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Sample Sentences Using
phonetic
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  • Can you write the phonetic spelling of his name?
  • phonetic transcription
  • phonetic analysis
  • "Will ye-oo py me f’them?
    [Here, with apologies, this desperate attempt to represent her dialect without a phonetic alphabet must be abandoned as unintelligible outside London.]
    George Bernard Shaw  --  Pygmalion

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  • Here is the phonetic pronunciation.
    Patrick Rothfuss  --  The Name of the Wind
  • My captor, a man of few words, had responded to my questions, demands and acerbic remarks alike with the all-purpose Scottish noise which can best be rendered phonetically as "Mmmmphm."
    Diana Gabaldon  --  Outlander
  • The paper was thin, covered in scrawled runes, but Magnus had taped a printout of the words, spelled out phonetically, over the incantation itself.
    Cassandra Clare  --  City of Lost Souls
  • Underneath the symbol, I recognized a row of phonetic hieroglyphs: "Z—I—A," I read.
    Rick Riordan  --  The Throne of Fire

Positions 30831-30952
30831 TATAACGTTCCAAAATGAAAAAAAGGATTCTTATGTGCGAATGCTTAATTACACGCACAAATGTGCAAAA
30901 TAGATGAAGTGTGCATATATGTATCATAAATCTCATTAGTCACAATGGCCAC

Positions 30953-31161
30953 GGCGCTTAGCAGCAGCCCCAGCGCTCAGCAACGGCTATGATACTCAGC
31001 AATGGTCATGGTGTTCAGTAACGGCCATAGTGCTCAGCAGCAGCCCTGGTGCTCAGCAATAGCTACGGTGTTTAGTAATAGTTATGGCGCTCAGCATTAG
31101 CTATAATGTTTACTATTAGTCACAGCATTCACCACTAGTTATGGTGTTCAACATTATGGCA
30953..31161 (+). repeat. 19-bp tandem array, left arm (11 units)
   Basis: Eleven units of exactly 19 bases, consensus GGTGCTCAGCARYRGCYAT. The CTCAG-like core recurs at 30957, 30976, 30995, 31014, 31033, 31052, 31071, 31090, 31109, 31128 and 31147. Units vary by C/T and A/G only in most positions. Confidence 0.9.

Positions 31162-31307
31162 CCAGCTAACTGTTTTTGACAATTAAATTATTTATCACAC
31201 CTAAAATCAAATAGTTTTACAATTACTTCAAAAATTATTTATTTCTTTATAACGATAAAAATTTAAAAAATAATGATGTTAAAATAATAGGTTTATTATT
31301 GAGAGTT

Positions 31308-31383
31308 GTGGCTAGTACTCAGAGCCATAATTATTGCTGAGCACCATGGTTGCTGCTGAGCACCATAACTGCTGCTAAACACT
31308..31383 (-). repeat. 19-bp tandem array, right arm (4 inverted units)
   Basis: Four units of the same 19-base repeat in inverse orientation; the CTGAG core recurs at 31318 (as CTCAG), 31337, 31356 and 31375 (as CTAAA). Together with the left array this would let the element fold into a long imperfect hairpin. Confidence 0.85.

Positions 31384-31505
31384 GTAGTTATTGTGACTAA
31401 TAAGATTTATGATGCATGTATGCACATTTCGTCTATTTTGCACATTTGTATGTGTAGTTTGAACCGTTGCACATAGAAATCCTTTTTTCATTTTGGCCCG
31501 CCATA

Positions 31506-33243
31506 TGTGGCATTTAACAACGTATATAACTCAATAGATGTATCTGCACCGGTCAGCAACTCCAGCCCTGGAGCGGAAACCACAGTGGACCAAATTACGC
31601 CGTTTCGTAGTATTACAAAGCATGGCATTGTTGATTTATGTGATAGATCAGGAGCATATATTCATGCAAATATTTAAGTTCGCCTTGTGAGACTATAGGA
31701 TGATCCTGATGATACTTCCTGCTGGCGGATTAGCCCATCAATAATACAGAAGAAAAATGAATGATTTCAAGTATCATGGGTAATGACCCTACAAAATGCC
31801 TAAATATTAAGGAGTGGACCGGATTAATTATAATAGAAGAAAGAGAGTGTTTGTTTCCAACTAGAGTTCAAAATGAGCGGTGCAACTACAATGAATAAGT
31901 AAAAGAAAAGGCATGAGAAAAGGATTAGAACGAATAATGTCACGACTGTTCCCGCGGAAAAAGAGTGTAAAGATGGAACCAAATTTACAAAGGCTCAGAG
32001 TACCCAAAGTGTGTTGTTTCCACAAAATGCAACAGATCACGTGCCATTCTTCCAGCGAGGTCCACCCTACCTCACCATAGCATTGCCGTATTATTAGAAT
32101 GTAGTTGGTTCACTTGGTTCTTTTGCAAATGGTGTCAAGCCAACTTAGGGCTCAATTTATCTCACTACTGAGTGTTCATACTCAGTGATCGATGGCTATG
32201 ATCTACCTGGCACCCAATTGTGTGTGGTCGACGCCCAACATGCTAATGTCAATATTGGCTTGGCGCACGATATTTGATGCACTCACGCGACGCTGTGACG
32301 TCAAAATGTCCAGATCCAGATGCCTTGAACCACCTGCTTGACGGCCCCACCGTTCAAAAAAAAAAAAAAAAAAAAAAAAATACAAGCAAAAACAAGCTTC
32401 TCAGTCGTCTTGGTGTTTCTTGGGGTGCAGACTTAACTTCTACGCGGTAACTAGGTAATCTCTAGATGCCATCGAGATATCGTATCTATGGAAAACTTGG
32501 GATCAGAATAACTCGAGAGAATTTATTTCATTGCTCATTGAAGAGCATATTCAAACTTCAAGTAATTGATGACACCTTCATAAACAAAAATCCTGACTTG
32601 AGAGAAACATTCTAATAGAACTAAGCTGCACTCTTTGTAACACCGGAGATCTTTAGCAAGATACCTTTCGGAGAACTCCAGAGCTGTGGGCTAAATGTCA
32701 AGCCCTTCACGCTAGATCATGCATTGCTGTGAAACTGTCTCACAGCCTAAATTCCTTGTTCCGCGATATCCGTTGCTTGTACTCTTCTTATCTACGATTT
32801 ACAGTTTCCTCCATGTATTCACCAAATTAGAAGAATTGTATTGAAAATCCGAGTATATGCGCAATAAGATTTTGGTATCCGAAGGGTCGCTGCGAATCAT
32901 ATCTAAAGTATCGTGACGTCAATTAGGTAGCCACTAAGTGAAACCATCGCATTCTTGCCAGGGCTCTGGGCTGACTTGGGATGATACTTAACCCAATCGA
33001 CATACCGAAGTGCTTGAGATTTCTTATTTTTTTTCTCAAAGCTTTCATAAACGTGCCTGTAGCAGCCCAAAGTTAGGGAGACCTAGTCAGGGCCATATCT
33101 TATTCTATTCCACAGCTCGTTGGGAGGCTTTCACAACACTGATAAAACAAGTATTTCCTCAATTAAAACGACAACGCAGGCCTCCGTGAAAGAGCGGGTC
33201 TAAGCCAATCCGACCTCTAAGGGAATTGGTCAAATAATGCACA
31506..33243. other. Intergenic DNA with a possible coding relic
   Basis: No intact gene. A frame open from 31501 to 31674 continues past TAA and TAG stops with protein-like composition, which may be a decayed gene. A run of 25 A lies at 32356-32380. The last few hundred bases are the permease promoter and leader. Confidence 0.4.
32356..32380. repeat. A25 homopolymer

• It is metrically equivalent and phonetically a little better.
    Homer  --  The Odyssey
  • Unlike Tibetan, to which it is closely related, Sherpa is not a written language, so Westerners are forced to resort to phonetic renderings.
    Jon Krakauer  --  Into Thin Air

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  • Jennifer Wilson wrote a speech about how much her husband, Jean Hoerni, would have loved to see this day in person, and had Ghulam Parvi render it into phonetic Balti so she could directly address the crowd.
    Greg Mortenson & David Oliver Relin  --  Three Cups of Tea
  • Rather, our characters are phonetic in nature.
    Lisa See  --  Snow Flower and the Secret Fan
  • He looked around in the store for the cheapest dictionary that contained the phonetic alphabet.
    Tracy Kidder  --  Strength in What Remains
  • I’ll say them phonetically.
    Robert Ludlum  --  The Bourne Identity
  • I had made the first total emotional commitment of my life when I read how the phonetic experts had given these tongueless people a language, newspapers, institutions.
    Richard Wright  --  Black Boy